Publications by authors named "Mohammad-Naeim Amini Fard"

2 Publications

  • Page 1 of 1

Effects of intracameral cefuroxime on corneal endothelial cell counts and its morphology after cataract surgery.

Interv Med Appl Sci 2017 Jun;9(2):100-104

Department of Ophthalmology, Farabi Eye Hospital, Tehran University of Medical Sciences, Tehran, Iran.

Background: Endophthalmitis is one of the most important complications after cataract surgery and in case event can cause many symptoms, such as severe decrease in eyesight and/or even the loss of vision. Employing methods to reduce this problem is very important. The aim of this study was to evaluate the effect of intracameral cefuroxime after cataract surgery on corneal endothelial cell counts and its morphology.

Methods: In this study, 32 eyes of 30 patients underwent endothelial cell count and morphology assessment by ConfoScan III device before and 1 month after cataract surgery. All patients undertaken cataract surgery by one surgeon and by one method. Intracameral cefuroxime (1 mg/0.1 ml) was used as prophylaxis of postoperative endophthalmitis at the end of operation.

Results: In this study, the rate of corneal endothelial cell loss 1 month after cataract surgery was 8.4%, and the rate of endothelial cells polymegathism before and after cataract surgery did not differ statistically. During the follow-up period, there were no cases of endophthalmitis or other complications.

Conclusion: With regard to the importance of the intracameral cefuroxime in a reduction in the rate of endophthalmitis after cataract surgery and that harmful effects on the endothelial cells were not seen, this method can be considered as a suitable method for endophthalmitis prophylaxis.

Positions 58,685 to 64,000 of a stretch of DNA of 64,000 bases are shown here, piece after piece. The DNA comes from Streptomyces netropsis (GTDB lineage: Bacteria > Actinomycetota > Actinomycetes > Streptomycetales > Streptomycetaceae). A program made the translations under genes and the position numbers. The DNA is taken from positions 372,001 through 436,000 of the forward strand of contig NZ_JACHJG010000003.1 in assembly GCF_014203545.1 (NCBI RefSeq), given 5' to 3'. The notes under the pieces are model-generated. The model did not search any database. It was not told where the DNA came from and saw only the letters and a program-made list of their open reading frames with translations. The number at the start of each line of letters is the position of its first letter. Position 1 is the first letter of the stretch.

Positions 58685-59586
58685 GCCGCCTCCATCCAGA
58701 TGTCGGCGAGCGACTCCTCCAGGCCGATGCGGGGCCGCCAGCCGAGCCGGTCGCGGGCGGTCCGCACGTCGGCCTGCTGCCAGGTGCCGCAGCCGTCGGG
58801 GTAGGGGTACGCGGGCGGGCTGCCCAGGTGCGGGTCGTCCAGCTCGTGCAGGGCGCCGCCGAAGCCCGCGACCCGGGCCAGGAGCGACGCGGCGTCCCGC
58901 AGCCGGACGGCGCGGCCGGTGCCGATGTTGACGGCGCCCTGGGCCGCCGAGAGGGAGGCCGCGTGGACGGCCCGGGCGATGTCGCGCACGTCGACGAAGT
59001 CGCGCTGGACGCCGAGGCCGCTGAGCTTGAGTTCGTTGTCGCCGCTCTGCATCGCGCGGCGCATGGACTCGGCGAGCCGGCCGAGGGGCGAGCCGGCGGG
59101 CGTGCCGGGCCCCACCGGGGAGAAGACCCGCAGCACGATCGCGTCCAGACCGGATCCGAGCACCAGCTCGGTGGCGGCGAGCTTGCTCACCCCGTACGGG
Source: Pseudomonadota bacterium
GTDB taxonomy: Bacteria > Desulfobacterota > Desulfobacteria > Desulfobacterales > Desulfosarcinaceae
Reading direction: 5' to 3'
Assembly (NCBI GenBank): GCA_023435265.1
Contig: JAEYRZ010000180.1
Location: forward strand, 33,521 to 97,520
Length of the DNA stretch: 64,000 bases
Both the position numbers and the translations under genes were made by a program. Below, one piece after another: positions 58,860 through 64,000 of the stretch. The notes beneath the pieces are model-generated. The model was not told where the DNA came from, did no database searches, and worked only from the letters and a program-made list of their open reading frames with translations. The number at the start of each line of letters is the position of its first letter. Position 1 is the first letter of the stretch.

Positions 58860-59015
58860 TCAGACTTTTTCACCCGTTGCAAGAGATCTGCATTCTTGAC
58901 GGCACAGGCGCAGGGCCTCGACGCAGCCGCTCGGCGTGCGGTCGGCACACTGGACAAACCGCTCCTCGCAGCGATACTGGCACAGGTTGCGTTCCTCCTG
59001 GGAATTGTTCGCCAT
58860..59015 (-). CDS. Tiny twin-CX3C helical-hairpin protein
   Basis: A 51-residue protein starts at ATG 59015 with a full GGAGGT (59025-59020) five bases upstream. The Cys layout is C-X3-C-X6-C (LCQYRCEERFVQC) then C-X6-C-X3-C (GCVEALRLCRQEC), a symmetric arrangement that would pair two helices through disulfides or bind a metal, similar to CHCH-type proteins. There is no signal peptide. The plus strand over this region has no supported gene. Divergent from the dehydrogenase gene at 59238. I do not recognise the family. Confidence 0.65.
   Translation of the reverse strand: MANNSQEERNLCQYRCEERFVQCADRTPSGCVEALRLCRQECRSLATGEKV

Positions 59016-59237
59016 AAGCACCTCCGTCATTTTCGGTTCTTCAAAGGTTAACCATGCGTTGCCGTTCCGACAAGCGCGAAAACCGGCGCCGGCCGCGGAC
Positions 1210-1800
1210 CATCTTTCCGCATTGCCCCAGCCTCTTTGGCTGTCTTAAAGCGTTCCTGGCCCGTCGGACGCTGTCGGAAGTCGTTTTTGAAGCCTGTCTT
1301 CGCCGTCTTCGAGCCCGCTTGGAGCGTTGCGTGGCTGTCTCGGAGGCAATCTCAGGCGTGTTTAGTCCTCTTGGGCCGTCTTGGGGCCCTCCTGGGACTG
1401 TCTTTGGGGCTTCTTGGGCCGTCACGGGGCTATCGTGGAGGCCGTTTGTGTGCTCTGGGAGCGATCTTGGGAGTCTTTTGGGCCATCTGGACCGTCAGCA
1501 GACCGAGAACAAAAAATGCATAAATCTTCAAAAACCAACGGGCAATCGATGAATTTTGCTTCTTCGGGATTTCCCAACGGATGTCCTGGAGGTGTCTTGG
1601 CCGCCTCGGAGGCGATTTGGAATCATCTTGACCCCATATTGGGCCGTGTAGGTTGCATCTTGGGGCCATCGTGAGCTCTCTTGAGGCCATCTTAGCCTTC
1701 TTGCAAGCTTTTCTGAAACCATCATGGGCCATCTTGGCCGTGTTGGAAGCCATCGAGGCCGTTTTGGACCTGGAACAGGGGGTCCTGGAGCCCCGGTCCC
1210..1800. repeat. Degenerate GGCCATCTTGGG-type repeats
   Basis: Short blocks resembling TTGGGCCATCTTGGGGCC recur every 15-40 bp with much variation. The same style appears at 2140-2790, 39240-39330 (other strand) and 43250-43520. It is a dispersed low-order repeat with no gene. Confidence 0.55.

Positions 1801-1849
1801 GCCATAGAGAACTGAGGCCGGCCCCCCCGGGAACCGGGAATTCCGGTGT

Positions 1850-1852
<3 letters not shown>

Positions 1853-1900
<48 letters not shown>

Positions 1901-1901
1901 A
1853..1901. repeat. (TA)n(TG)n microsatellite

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June 2017

Effects of Topical 1% Sodium Hyaluronate and Hydroxypropyl Methylcellulose in Treatment of Corneal Epithelial Defects.

Med Hypothesis Discov Innov Ophthalmol 2016 ;5(4):136-144

Department of Ophthalmology, Alzahra Eye Hospital, Zahedan University of Medical Sciences, Zahedan, Iran.

We aimed to compare the therapeutic effects of topical 1% sodium hyaluronate (Healon) or hydroxypropyl methylcellulose (HPMC) for the treatment of alkali-induced epithelial corneal defects. An alkali burn was produced in 30 corneas of 30 New Zealand White rabbits, using a 7.5-mm-diameter trephine. The rabbits were randomly divided into three groups. Four times a day, one group was treated with 1% sodium hyaluronate, one with HPMC, and one (the control group) with physiologic saline. During the treatment period, the size of the epithelial defect was observed every day, up to day 17, using a slit-lamp biomicroscope (with fluorescein). Sodium hyaluronate significantly accelerated the wound healing process compared with saline and increased the healing rate to an even greater extent compared with HPMC. Sodium hyaluronate, but not HPMC, is an effective wound-healing adjuvant for alkali-induced corneal epithelial defects.
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January 2016